Macro Economy

Jairam Ramesh points to irony of reforms: poverty down, but inequalities elsewhere

Our Bureau Chennai | Updated on January 18, 2018 Published on July 29, 2016

The reforms story Jairam Ramesh (right), Rajya Sabha member, in conversation with Mukund Padmanabhan, Editor, The Hindu, at a public discussion organised by The Hindu Centre for Politics and Public Policy in Chennai - Photo: M PRABHU

Reduced poverty but increased inequality in health, access to education and public services. This, said Jairam Ramesh, Rajya Sabha member, is the paradox of the reforms since 1991.

“Poverty has declined significantly since 1991, while inequality has gone up significantly during this period, said the former Union Minister for Environment and Forests during a public discussion on ‘25th year of reforms — A retrospective of what happened in June-July 1991,” organised by The Hindu Centre for Politics and Public Policy.

Discussing the positive and negative developments of reforms with Mukund Padmanabhan, Editor, The Hindu, Ramesh said: “If you have to do a full balance-sheet of what happened after 1991, on the positive side, the consumption part of life has become much better as people need not wait for weeks to get a phone or gas connection or buy a car or book a railway ticket. But on the negative side, inequality has increased and there is a collapse of public health system and in education, quality has suffered though enrolments have increased. “India’s private health system has become world class. But public health system has completely collapsed. A city like Hyderabad is the best in the world in terms tertiary healthcare. But, if you travel half an hour outside the city, you will find public health care in shambles. This is one of the most significant things that we have not paid attention to,” he observed.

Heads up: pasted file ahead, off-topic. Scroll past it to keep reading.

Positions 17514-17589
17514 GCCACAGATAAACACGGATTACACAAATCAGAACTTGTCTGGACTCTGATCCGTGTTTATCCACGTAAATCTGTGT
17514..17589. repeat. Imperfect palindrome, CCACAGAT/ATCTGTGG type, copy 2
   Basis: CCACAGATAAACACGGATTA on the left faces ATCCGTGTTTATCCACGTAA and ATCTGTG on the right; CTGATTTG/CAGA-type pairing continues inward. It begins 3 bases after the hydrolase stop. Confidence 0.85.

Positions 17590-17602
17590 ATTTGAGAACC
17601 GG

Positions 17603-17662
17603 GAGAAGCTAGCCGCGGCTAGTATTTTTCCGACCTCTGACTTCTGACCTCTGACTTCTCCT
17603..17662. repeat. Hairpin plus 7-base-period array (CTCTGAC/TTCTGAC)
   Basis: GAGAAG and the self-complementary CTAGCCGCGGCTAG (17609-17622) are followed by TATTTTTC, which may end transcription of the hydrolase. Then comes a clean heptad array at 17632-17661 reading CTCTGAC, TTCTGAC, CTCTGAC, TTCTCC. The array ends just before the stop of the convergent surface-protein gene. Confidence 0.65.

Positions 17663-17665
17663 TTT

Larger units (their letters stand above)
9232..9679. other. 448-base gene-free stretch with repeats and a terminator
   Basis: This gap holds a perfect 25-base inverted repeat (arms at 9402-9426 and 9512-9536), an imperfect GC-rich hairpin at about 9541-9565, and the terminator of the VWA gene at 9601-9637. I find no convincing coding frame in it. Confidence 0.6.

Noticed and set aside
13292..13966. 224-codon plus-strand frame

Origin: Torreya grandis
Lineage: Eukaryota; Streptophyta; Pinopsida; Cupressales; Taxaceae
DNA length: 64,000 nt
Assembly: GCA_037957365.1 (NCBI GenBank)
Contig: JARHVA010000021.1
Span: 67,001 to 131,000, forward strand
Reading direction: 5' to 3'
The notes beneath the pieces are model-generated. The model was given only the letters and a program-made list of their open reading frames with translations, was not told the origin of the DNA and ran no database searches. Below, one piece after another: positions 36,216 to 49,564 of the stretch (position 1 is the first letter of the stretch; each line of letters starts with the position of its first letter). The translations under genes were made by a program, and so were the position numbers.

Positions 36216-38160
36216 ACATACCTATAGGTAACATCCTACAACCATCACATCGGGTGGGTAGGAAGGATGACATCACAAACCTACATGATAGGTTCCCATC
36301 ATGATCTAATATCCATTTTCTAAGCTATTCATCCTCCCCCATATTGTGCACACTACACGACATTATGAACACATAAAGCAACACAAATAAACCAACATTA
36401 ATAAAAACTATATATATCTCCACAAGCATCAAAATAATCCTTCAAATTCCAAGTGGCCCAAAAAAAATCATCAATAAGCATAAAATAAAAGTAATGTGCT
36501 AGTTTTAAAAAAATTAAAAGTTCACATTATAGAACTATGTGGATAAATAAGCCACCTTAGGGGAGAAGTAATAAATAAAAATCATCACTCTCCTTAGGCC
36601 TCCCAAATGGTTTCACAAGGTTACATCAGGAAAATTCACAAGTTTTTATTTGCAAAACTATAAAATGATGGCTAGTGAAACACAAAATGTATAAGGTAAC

In public education, the achievements have been mixed. There is a huge increase in enrolment ratio and huge increase in infrastructure – be it number of universities, IITs or IIMs. The gross enrolment ratio in higher education in India was nine per cent in 2004, i.e, nine per cent of India’s college going population was in college. In 2014, it became 20 per cent. So, in a space of 10 years, the ratio has doubled.

Earlier, while introducing Jairam Ramesh, N Ravi, former Editor of The Hindu, presented some highlights from the former’s book To the Brink and Back.

Published on July 29, 2016
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